What: Maha Music Festival featuring 13 bands (see below)
When: Begins at noon Saturday, August 17
Where: Stinson Park, Aksarben Village, 64th and Center streets
Human-sized hamster ball. That's Wayne Coyne of the Flaming Lips inside one in the photo above. And I'm still holding out hope that it's part of the band's set on Saturday (August 17) at Omaha's beloved Maha Music Festival.
The Oklahoma-rooted band – which headlines the daylong, 13-band event at Aksarben Village's Stinson Park – has changed their live show a bit in recent months. There's still an amazing light show and confetti cannons, too. But the giant plastic bubble is reportedly gone. Still, it is a festival, after all. Maybe, just maybe ... .
And you know what? It doesn't really matter. I, along with thousands of other concert-goers, are going to have a ball no matter what, because this – the fifth installment of Maha – is going to be the most awe-inspiring one yet.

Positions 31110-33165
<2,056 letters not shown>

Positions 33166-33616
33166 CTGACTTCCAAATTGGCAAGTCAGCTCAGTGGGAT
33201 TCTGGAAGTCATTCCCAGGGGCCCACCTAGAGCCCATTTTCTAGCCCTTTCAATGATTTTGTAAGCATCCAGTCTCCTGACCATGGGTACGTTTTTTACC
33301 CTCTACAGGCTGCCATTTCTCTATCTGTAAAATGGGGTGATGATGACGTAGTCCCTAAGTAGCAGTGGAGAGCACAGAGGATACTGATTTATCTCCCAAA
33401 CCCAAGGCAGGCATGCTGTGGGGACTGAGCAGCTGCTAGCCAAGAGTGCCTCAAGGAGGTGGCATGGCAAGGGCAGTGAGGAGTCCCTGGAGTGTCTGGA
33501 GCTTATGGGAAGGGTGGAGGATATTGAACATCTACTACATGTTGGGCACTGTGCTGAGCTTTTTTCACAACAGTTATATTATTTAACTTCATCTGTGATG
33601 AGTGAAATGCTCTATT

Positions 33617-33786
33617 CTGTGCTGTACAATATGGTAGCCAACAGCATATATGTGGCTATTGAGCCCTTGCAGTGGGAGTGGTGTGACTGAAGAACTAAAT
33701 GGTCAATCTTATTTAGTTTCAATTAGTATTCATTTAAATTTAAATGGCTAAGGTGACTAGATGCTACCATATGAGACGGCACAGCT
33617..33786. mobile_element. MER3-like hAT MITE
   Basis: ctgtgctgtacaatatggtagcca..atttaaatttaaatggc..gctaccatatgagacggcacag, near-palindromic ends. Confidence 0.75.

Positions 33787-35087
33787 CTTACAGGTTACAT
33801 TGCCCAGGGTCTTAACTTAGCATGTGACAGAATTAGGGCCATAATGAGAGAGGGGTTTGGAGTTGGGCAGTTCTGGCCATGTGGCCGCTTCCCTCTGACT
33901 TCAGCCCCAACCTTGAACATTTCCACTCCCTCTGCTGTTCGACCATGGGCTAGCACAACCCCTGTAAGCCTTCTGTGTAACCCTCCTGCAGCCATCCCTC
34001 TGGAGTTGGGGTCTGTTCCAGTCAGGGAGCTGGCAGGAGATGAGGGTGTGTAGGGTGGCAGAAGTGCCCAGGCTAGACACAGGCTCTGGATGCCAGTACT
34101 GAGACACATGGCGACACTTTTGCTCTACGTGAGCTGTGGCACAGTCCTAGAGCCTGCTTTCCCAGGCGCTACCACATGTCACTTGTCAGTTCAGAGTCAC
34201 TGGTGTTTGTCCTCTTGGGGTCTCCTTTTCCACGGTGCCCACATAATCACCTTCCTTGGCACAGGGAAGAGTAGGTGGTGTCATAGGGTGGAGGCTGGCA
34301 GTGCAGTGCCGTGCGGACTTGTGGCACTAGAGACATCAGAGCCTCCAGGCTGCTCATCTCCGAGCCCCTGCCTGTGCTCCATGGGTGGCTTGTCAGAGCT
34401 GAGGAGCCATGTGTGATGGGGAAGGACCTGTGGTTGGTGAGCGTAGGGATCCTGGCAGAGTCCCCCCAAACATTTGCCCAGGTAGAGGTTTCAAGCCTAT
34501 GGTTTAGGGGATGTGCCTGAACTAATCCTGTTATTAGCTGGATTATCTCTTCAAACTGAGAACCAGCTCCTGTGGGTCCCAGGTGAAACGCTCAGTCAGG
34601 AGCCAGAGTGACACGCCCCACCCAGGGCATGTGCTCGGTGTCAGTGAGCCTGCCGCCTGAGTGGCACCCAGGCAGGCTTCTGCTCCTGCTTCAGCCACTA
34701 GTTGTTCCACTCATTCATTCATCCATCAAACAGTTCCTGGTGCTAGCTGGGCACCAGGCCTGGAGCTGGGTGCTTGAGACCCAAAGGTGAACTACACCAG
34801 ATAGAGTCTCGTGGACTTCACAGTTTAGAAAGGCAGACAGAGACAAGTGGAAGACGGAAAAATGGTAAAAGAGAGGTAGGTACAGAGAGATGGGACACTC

In addition to the ever-so-quirky psychedelic pop-rock of the Flaming Lips, there will be 12 other bands that will rock their indie hearts out beginning at noon. Below is a brief look at the lineup. The Maha Music Festival, at Aksarben Village's Stinson Park, 64th and Center streets, on Saturday (August 17) begins at 12:05 p.m. with local hip-hop group Purveyors of the Conscious Sound, which won a battle of the bands contest to secure the opening slot. Omaha rock trio Millions of Boys, with a bit of an edge in the vein of Sleater-Kenney, will follow at 12:40 p.m. HERS will share the stage with members of this summer's Omaha Girls Rock! camp at 1:20 p.m., followed by a set of folk-rock courtesy of Sons of Fathers at 1:55 p.m. An hour later, at 2:45 p.m., popular Omaha buzz band Rock Paper Dynamite, who put on one hella show, will take the stage and blast the crowd with bluesy, funky pop-rock with a nod to the likes of Kings of Leon. At 3:20 p.m., San Francisco's Thao & the Get Down Stay Down bring their indie rock stylings – with a nice crisp folk slant – to the Maha stage. Next at 4:25 p.m. is the final (probably) show ever by famed Lincoln rockers the Millions, who rose to alternative rock fame in the early '90s on the wave of grunge, although mostly removed from that Seattle-rooted scene. Speaking of the west coast, Portland band the Thermals takes the mic next at 5 p.m. with what no doubt will be a scratchy set – they're a trio – of lo-fi, no frills rock that is sure to get those in attendance pumped up for the meat-and-potatoes portion of the festival. At 6:05 p.m., another popular Omaha band, Criteria, will perform. Formed by ex-Cursive founding member and Duke University School of Law graduate Steve Pedersen, Criteria is an engaging band to listen to – lots of levels and movements up and down within a single song. It's an infectious sound. Bob Mould, one of the pioneers of alt-rock in the '80 and '90s, will take over at 6:45 p.m. with his current band. You might remember Mould from his previous bands Hüsker Dü ('80s) and Sugar ('90s). He's a songwriter of epic proportions. Digital Leather, with a punky-go-New Wavey, sometimes synth-spiked sound, performs at 7:55 p.m. If you're a fan of Bright Eyes, the Faint (Todd Fink is now on keyboards) and the Saddle Creek vibe then you'll want to be front-and-center for this performance. Matt & Kim, a New York indie pop duo overflowing with melodic, free-spirited songs, will get the spotlight next at 8:55 p.m. Finally, the Flaming Lips round out the daylong festival at 10:15 p.m. with what will surely be another amazing set from this formative band. Melodic, lush, multi-layered, psychedelic – the Flaming Lips' arrangements are often described as space rock because, well, it fits. Expect the unexpected with this set. The Flaming Lips' live shows are known for often being elaborate with wild costumes, balloons, video, complex stage lighting, giant hands, confetti cannons, and front man Wayne Coyne's signature man-sized plastic bubble, in which he "walks" among the audience. Will they do any of that on Saturday for Maha? We sure hope so!